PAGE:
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Virginia Regulatory Town Hall
Department of Behavioral Health and Developmental Services
Guidance Document Change: This is a new guidance document regarding the current requirement for 90 days of operating expenses per the Rules and Regulations for Licensing Providers by the Department of Behavioral Health and Developmental Services (12VAC35-105).
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8/31/19  1:39 pm
Commenter: Karen Tefelski, vaACCSES

Comments - Proposed 90-Day Reserve Requirements

I am submitting the following comments on behalf of the vaACCSES Board of Directors and our member organizations.  The DBHDS Office of Licensing proposed guidance document dated July 12, 2019 directly contradicts the language in the current regulation for which the guidance seeks to interpret.

Current regulation 12VAC35-105-210 states “The provider shall document financial arrangements or a line of credit that are adequate to ensure maintenance of ongoing operations for at least 90 days on an ongoing basis.  This amount needed shall be based on a working budget showing projected revenue and expenses.

The proposed guidance below by the DBHDS Office of Licensing exceeds the intent and spirit of the current regulation and creates a new onerous regulatory requirement. Any substantive policy change requires that it proceed through the traditional regulatory process.

“Therefore, both applicants for licensure and licensed providers must be able to provide proof, at any time when requested by a representative from the department, that they have sufficient funds for 90 days of operating expenses, whether in cash or a line of credit.”

Although we understand and support the importance of all licensed providers to maintain their legal and financial obligations, the overly strict interpretation of the current regulation will impose an unfunded mandate and will most certainly cause an undue hardship on both large and small providers.

We oppose the proposed guidance document language for the following reasons:

  • The term “projected revenue” is missing from the new language.  This is a significant omission and must be included as a key factor when considering 90 days of operating budget.  The exclusion of this option is also a substantive policy change.  Any substantive policy change requires that it proceed through the traditional regulatory process and not through an interpretive guidance document.
  • The requirement of maintaining 90 days of sequestered cash is onerous and unreasonable.
    • Removes millions of dollars statewide from the DD service system and prevents an organization from investing resources in quality staff and/or expansion of services when a significant amount of resources is sitting in an untouchable “escrow” account.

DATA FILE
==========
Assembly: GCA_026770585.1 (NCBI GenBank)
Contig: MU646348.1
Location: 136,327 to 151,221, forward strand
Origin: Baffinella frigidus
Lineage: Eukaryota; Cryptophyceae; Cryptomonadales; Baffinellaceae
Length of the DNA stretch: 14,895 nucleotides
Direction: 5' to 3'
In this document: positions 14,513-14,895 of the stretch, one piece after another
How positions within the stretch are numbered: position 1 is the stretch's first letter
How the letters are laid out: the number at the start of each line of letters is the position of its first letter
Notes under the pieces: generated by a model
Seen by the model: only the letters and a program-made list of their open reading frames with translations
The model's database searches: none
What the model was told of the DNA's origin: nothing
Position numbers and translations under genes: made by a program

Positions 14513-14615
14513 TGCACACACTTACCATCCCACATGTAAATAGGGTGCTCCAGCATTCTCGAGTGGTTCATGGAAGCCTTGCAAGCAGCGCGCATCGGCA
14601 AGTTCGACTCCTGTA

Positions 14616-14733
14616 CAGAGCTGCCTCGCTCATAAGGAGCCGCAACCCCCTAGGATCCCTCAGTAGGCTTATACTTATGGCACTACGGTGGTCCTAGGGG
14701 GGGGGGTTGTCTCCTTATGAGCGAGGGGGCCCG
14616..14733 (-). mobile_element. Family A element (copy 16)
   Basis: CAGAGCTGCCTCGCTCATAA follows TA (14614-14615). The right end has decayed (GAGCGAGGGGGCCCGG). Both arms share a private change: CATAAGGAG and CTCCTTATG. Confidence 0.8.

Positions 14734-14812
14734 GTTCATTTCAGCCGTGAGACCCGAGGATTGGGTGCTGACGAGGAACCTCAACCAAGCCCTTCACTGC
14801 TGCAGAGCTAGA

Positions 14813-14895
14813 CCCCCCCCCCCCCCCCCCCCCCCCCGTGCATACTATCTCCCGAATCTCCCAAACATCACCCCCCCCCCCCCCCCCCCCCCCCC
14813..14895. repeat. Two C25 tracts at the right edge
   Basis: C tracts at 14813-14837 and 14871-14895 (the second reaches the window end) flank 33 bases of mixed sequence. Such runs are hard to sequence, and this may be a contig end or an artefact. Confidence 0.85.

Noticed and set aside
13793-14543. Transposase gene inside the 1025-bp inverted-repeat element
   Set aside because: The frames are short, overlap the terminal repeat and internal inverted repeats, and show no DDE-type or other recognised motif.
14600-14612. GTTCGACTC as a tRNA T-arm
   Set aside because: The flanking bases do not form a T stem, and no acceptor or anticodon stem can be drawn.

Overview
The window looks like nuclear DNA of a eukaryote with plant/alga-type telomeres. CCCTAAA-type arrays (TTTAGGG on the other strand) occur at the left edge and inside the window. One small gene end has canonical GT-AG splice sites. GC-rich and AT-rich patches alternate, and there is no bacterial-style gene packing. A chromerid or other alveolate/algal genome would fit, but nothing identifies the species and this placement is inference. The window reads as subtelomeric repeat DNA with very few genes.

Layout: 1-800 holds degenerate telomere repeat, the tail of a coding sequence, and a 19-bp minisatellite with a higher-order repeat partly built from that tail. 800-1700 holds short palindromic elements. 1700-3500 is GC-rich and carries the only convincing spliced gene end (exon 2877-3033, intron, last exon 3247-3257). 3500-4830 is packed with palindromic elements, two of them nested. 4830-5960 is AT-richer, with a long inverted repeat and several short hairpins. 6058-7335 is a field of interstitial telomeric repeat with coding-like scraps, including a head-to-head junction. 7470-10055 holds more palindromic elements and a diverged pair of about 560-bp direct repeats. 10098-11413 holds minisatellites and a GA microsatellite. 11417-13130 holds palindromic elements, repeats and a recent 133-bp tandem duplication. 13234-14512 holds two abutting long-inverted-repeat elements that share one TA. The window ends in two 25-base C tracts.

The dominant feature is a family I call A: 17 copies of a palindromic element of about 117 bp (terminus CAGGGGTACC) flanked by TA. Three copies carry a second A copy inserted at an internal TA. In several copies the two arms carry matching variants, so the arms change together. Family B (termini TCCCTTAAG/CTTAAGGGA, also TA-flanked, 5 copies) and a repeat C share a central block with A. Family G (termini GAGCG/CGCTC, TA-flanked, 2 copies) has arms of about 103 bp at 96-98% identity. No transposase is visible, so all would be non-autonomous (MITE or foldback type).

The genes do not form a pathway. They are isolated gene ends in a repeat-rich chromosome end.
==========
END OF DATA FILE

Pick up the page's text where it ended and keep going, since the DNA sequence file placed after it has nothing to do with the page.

• Providers are currently struggling to maintain operations and recruit and retain staff with the current low Medicaid reimbursement rates. 
    • May lead some providers to cease operations entirely.

We propose the following recommendations:

  • “Projected revenue” must continue to be included as an option for providers to meet their financial obligations for a 90-day operating budget.  An organization’s financial obligations are usually based on a combination of cash on hand, including lines of credit, accounts receivable on hand, and future revenues generated in conjunction with the delivery of future services.  Ignoring both future revenues and an organization’s accounts receivable imposes an unnecessary and unwarranted burden on providers.
  • Because licensing staff do not have the necessary expertise in interpreting financial documents nor should we expect them to have this expertise – there may be other alternatives that an organization can provide to prove sound fiscal practices and financial viability other than the sequestration of 90 days of operating expenses in cash or a line of credit equivalent.
    • Requirement of a financial review or audit by an external certified accounting firm and/or an accompanying auditor’s letter stating that the auditor found the organization’s accounting standards to be compliant with U.S. generally acceptable accounting practices with no significant audit findings, that the organization has positive cash flow to sustain ongoing operations, and that the financial viability of the organization is supported with reliable and  sound fiscal management.
    • Waive the requirement of a 90-day operating budget if an organization is CARF accredited or a United Way member. CARF accreditation requires strict fiscal policy and operation standards. United Way members must submit, as part of the annual application process, copies of annual audits and 990’s that are reviewed for administrative costs and expense-to- income standards. United Way members already complete an annual audit review.
    • For not-for-profits, DBHDS can also use GuideStar to assess and research the annual audits and/or 990’s of licensed not-for-profits. GuideStar gathers, organizes and distributes information about U.S. not-for-profits in their data base.

DD Waiver licensed providers have been and continue to be valued partners with DBHDS in the delivery of valued quality services to Virginians with disabilities.  Extreme caution must be considered before moving forward with any dramatic changes in additional financial requirements of licensed providers. The proposed omission of “projected revenue” in the Guidance document alone could have dire unanticipated outcomes that could permanently damage the DD service system as a whole.

We would welcome the opportunity to actively work with the DBHDS Office of Licensing to develop a satisfactory remedy to whatever problem you seek to solve regarding the fiscal responsibilities of providers.

CommentID: 75852